Lungfish had been together for 13 years, and some wear and tear was staring to show. Compared to previous peaks, Necrophones felt subdued, at times even tired, as if the Baltimore quartet was walking where it used to sprint. Heard in vacuum, their repetitive post-punk was still solid, and their hard-won personality still shone through. But that personality was also a bit of a curse, because anyone interested in Lungfish knew what they were capable of, and would quickly judge them by that standard - especially because one of their best albums, The Unanimous Hour, was released just the year before.
If hearing Necrophones in a vacuum was tough then, it's pretty much impossible now that Dischord has released A.C.R. 1999. Recorded in a 1999 session with Craig Bowen at Baltimore's A.C.R. studios, it includes six songs that were later re-made for Necrophones, heard here in sharper, more muscular form. More significantly, where Necrophones darted around in ways both good and bad, this sounds like the work of a single, honed band with a single, committed vision. Not coincidentally, A.C.R. 1999 is more visceral and more live-sounding - you can easily imagine Lungfish breaking a sweat and commanding a crowd with these churning tunes.
The heightened flow is clear immediately. "Eternal Nightfall", which played as a moody instrumental near the end of Necrophones, works better here as an opening warm-up for the calisthenics to come. From there the album hews to constant forward motion, varied in tempo but unwavering in energy. The songs that didn't end up on Necrophones are the most energetic: "Symbiosis" boasts a weight-lifting rhythm and urgent Daniel Higgs vocal, and "Screams of Joy" follows with almost exactly the same combination.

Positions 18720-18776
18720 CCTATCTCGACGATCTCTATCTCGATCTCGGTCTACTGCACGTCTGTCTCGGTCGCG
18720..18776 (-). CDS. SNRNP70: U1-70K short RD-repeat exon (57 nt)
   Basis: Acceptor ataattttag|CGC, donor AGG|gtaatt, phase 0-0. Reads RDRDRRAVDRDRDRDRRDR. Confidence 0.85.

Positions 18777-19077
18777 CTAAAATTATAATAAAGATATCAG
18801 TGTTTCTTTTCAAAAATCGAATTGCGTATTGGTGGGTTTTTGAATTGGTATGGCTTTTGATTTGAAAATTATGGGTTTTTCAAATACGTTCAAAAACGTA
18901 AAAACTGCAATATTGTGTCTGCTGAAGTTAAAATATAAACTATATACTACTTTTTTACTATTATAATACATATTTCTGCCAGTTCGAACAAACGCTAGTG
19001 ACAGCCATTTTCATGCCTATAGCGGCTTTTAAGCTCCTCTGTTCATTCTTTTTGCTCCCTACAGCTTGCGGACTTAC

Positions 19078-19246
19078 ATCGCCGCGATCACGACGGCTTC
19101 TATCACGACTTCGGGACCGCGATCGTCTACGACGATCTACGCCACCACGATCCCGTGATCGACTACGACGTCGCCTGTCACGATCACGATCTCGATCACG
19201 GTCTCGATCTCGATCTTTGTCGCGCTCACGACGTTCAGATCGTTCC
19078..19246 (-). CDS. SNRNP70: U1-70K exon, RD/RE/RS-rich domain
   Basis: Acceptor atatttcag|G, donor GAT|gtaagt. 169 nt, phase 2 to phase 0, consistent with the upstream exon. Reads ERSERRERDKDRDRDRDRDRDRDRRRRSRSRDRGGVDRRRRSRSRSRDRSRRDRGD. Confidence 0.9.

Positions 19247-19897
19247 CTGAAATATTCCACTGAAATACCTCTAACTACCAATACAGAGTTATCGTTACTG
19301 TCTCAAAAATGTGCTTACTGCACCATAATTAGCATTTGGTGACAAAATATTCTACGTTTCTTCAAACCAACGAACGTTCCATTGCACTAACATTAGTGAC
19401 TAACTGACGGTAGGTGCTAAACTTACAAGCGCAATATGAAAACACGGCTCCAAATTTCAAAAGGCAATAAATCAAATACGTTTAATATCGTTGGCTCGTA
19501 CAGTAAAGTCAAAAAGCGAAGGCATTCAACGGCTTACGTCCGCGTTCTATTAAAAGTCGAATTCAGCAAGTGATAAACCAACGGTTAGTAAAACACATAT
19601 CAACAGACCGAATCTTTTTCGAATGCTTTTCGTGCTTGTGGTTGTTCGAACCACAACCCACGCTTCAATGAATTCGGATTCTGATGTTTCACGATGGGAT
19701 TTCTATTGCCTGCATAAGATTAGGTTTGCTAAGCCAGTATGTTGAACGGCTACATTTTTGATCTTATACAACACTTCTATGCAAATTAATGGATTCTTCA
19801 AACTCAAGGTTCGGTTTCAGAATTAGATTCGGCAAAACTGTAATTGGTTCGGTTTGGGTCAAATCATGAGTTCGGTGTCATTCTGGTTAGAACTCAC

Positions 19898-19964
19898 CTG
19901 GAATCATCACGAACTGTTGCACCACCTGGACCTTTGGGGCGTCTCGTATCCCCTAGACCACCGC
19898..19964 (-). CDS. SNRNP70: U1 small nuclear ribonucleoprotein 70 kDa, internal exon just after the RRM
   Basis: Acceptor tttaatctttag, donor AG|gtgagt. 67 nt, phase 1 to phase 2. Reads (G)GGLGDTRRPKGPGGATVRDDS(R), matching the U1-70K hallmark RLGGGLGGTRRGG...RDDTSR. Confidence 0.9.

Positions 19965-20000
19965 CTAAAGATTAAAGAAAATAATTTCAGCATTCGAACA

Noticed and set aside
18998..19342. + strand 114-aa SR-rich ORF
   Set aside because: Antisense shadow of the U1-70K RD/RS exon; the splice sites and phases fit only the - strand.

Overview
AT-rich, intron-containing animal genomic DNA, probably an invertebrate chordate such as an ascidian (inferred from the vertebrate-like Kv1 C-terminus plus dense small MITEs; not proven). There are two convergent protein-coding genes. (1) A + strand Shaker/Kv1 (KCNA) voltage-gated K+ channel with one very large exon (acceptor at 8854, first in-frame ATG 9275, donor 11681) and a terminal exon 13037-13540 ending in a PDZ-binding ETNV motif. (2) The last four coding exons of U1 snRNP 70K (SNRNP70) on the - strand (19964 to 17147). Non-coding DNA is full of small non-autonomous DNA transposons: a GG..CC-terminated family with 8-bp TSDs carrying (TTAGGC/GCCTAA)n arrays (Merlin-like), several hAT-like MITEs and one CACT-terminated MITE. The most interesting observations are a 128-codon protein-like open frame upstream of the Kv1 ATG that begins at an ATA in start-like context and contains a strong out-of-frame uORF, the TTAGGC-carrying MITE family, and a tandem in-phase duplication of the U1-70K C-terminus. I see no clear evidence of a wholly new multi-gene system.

Such consistency may be why there are few transcendent moments on A.C.R. 1999. But there are also no letdowns, and more memorable than any individual song is Lungfish's workmanlike, near-religious devotion to their music. That's most apparent in Higgs' lyrics, whose simple, repetitive lines are drenched in allegorical imagery. "The shifting sands/ Of the eroding coast/ whisper Holy Ghost," he croons during "I Will Walk Between You". In "Symbiosis", he strips things down further, singing just four lines-- "The Christ is sucked/ At the devil's breast/ The devils is suckled/ At the Christ's breast"-- while a cyclical melody mimics his conceptual loop.
That kind of streamlined efficiency persists throughout A.C.R. 1999, bringing to mind something Higgs said a year before this material was recorded. "We'd like to do as much as we can do with the same old instruments we've been using," he told Baltimore City Paper. "There's a temptation to bring in all kinds of crazy new sounds but ultimately, we'll stick with the guitars and drums." On Necrophones that hardline began to sound like a fault, but on A.C.R. 1999 Lungfish show once again how stubbornness can be a virtue.